I am able to update the blog now as we were literally just about to go out to weigh the cattle from the sheds and administer their bluetongue vaccine booster but the heavens have opened in a sudden deluge and instead I find I have a few spare minutes to quickly tap the keys before starting another large task. It is very cold, and very wet and I think I am now not sorry to be stuck indoors.
The 400 acres of drilled spring corn and our first row of early potatoes in the garden will benefit from the rain. Unfortunately we had not quite finished rolling all the arable seed beds after drilling, but as we have had a run of almost perfect weather there are few complaints. Within five minutes of the squall arriving the tractor drivers have phoned in to say they are now returning to the yard.
Our first suckler calf of the season, a heifer, was born on Saturday and is doing well, although her mother is currently not in the greatest shape and is under the care of the vet. This particular cow had lost condition and has had blood tests to try to work out what is wrong when she is eating well and well in herself but she is lacking in condition. We knew she isn’t ill, as such, as she gave the vet and I such a run around in the yard on Thursday when he came out to examine her. Eventually, after several attempts of nearly getting her to the gate [even with food] only to have her return to the far end of the yard we had to let out Ruby the pet cow out in order to get them both up the race and into the cattle crush.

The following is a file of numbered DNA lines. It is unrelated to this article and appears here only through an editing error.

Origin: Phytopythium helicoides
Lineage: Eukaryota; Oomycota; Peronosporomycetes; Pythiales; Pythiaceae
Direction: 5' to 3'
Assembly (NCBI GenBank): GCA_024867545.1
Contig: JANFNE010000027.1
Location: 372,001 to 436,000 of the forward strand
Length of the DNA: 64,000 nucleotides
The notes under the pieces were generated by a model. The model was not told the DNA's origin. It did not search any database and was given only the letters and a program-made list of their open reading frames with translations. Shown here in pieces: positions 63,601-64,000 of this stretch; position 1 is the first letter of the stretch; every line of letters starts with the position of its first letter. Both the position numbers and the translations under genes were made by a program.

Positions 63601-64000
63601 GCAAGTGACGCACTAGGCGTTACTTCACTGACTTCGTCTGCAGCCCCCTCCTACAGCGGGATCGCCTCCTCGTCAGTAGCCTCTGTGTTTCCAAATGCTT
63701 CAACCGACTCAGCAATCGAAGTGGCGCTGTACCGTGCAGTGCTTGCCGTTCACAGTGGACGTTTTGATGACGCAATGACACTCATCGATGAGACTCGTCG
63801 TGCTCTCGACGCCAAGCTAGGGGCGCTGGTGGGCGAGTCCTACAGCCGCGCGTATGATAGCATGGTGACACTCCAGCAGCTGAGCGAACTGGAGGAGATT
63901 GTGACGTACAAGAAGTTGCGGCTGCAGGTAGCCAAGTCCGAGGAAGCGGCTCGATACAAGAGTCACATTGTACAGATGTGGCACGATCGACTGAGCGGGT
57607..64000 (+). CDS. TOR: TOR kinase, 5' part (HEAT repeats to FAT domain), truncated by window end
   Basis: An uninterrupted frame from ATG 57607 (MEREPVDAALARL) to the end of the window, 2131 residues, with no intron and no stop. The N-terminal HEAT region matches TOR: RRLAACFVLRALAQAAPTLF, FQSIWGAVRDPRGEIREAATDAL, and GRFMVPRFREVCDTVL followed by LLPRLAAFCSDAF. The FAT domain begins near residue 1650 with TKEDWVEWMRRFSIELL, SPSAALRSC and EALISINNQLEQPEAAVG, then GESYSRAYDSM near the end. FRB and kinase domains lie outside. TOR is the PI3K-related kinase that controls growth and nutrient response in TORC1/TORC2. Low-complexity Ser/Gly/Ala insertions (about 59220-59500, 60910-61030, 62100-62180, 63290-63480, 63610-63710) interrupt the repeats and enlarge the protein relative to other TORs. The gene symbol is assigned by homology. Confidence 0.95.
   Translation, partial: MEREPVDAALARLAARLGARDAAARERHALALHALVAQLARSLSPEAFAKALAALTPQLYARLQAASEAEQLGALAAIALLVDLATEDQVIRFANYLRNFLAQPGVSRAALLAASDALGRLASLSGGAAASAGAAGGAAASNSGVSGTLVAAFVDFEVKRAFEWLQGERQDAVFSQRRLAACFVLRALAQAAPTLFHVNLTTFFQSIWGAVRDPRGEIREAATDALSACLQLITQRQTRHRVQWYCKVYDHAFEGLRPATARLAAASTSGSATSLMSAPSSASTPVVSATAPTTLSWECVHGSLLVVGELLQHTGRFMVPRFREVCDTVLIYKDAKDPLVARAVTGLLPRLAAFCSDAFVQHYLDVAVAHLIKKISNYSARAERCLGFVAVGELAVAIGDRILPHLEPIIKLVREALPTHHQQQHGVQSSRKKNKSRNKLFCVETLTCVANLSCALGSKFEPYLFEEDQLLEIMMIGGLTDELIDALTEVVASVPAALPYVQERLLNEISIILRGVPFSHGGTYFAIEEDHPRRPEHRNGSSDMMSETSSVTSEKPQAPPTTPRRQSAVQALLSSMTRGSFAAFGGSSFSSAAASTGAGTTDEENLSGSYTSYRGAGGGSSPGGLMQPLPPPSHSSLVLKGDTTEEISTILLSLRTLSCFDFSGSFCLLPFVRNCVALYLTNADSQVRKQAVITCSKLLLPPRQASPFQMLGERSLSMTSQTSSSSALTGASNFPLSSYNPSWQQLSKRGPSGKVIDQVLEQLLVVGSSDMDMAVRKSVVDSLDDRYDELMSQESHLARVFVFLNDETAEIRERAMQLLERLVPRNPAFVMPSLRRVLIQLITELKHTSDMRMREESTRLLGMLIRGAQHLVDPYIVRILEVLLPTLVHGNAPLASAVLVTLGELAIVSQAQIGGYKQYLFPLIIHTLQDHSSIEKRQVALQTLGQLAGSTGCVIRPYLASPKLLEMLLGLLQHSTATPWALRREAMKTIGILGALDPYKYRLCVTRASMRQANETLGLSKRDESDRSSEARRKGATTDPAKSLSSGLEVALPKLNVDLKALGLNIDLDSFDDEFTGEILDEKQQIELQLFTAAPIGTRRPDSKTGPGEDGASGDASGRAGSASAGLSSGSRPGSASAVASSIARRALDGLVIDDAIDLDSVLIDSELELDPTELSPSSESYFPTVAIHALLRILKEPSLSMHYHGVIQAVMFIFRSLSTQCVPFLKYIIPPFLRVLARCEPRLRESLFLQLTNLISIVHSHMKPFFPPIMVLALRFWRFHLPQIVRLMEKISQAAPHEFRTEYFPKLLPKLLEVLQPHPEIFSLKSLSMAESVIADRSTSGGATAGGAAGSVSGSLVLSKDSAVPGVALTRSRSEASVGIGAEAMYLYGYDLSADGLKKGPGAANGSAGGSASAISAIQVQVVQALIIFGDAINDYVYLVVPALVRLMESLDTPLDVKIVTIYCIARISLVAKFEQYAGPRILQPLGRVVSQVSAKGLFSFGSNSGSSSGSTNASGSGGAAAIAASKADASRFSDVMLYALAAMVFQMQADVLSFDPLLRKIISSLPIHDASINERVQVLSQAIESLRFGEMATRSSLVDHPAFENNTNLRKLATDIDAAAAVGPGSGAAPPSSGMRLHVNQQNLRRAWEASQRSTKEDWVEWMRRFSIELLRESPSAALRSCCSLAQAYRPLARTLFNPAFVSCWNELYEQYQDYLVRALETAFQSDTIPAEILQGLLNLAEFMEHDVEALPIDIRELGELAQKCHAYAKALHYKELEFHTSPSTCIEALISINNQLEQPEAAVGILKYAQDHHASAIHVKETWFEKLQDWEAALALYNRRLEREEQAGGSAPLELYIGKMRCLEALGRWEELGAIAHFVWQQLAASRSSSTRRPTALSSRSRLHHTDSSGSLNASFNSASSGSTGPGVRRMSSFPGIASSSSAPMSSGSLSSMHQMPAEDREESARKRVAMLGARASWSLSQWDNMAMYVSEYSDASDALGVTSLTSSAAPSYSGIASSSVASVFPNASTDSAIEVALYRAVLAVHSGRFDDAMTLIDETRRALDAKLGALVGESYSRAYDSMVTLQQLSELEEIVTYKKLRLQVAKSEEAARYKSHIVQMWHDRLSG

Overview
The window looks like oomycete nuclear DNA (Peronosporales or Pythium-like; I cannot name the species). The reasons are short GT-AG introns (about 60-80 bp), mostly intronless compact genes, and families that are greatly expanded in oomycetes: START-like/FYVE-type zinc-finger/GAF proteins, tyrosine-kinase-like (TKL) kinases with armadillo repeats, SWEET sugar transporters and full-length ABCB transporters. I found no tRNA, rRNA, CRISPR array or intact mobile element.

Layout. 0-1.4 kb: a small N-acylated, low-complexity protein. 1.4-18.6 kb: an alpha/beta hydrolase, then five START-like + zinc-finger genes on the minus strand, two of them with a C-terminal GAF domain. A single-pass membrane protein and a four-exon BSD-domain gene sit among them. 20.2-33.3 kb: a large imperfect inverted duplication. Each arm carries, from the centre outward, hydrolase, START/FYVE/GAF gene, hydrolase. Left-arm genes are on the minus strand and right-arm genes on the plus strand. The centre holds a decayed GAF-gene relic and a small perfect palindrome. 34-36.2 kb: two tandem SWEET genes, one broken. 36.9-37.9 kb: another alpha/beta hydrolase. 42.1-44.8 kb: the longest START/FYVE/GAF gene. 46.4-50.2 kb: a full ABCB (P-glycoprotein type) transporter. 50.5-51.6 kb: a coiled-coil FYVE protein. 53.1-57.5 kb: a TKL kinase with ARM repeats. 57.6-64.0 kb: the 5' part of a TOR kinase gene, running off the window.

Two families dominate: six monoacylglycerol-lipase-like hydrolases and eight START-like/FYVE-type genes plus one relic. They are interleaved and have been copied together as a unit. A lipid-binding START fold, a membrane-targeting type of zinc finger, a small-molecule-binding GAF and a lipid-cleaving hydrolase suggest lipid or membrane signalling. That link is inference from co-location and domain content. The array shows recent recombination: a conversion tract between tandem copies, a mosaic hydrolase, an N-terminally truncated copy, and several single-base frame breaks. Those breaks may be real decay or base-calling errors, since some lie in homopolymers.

Persuading Ruby back into her byre after the patient was safely penned was slightly perilous too. It is Ruby’s first time out of the byre this winter and in the warm sunshine she was very frisky. I waved a bucket with food in the bottom from the end of the yard and she is so greedy that she galloped up the concrete, flat out, kicking her heels out to one side as she ran. I stopped her quite easily but then rather lost my nerve to continue with persuading her to go back to bed as her byre was still some distance away and she was desperate to get at the food even if it meant barging into me. I handed the bucket to Jethro [who had just arrived] and he grasped it, rather like the baton in a relay race, and sped down the yard with his naughty red heifer galloping flat out after him…